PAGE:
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ICRC regrets low number of evacuees from Mariupol, looks forward to more evacuations ASAP

KYIV. May 3 (Interfax-Ukraine) – The International Committee of the Red Cross (ICRC) hoped for a much larger number of evacuees in the operation in Mariupol at Azovstal and calls on all parties to reach agreements as soon as possible on the continuation of such operations, reaffirming their readiness to continue participating in them, Head of the ICRC delegation in Ukraine Pascal Hundt said at a press conference on Tuesday.

"This complex operation has allowed civilians to leave Azovstal and the Mariupol area, though we had hoped that more people would have been able to join. Similar agreements between the parties are urgently required to alleviate the immense suffering of civilians trapped in hostilities," he said.

Hundt said that 50 buses and 15 ambulances moved from Zaporizhia to Mariupol in a convoy, but as a result of the operation, 130 to 150 people were evacuated from the occupied territories to Zaporizhia. The ICRC representative said due to the fact that they had no idea about the number of people they could help evacuate, they, after consulting with the Ukrainian government, decided to mobilize as many buses as possible.

According to him, about 100, possibly 101 civilians were taken directly from Azovstal.

The head of the ICRC delegation said the agreement concerned exclusively civilians, and there was no agreement between the parties on the military.

He found it difficult to estimate how many more civilians were left at Azovstal, since the ICRC representatives did not manage to go down inside all the buildings. An ICRC spokesman, in response to questions, admitted that the remaining civilians may have many reasons why they did not come out, including the fear of going outside after four weeks in the shelter.

"The ICRC has not forgotten the people who are still there, nor those in other areas affected by the hostilities or those in dire need of humanitarian relief, wherever they are. We will not spare any effort to reach them," Hundt said, adding that the ICRC is extremely concerned about today’s data on the resumption of heavy shelling of Azovstal.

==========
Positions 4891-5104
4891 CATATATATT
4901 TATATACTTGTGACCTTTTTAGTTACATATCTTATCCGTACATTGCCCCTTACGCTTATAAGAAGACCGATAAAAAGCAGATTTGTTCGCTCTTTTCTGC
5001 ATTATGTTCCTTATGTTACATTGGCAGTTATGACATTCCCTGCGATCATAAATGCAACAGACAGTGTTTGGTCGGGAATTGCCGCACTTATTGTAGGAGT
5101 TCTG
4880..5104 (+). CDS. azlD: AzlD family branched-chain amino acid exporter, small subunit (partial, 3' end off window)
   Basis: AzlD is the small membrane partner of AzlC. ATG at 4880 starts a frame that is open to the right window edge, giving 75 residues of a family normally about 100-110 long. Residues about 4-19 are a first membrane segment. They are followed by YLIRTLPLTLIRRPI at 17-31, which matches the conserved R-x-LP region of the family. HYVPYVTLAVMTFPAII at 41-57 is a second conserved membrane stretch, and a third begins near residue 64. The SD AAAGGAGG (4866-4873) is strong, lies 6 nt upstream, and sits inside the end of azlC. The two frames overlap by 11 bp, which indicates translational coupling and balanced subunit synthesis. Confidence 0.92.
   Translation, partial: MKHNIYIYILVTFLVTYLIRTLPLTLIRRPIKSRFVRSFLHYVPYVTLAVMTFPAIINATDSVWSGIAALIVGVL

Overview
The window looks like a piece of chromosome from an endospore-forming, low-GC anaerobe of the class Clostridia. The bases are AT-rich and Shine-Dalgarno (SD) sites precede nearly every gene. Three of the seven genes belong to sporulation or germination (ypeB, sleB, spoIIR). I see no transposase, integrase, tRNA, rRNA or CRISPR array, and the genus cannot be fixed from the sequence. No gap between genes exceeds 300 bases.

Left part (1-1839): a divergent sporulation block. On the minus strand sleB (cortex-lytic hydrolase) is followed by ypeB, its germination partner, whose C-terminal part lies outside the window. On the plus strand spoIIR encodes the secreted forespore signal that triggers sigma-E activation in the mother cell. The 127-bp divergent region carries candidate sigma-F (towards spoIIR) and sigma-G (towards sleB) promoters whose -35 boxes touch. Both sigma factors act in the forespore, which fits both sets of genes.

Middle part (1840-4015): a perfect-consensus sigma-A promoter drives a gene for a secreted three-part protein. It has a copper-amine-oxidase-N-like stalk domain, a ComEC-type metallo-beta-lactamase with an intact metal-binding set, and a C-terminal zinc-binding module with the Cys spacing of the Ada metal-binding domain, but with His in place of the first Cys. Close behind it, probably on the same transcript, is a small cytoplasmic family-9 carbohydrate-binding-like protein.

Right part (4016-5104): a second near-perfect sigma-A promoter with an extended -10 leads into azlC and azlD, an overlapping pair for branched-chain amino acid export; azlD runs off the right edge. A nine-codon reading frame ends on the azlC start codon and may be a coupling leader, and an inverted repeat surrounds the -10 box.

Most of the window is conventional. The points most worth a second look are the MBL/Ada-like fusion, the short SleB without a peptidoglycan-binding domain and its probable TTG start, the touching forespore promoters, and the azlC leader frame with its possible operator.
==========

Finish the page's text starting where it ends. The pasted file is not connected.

In response to a question about whether the occupants filtered the evacuees, the head of the delegation said that international law gives the parties the right to carry out security checks, but the ICRC was not involved in this process.

He confirmed that several people from the evacuees from Azovstal did not continue their trip to Zaporizhia, and this was their choice for one reason or another.

The ICRC representative said the convoy managed to take some more people during the movement in Zaporizhis. According to him, the number of applicants, for example, in Manhush and Berdiansk, was much larger, but this, unfortunately, was not part of the original agreement between the parties.

He also said the convoy included about a dozen sick and wounded civilians, but not in critical condition.

In general, Hundt described the operation as extremely delicate and complex, noting that it lasted five days and required constant negotiations between the parties, facilitated by the ICRC in coordination with the UN on all practical aspects.

The head of the ICRC delegation said the testimonies received from the evacuees were simply heartbreaking. Hundt said they believe that many more such operations are needed to alleviate the suffering of these people and this is an urgent appeal making today by them.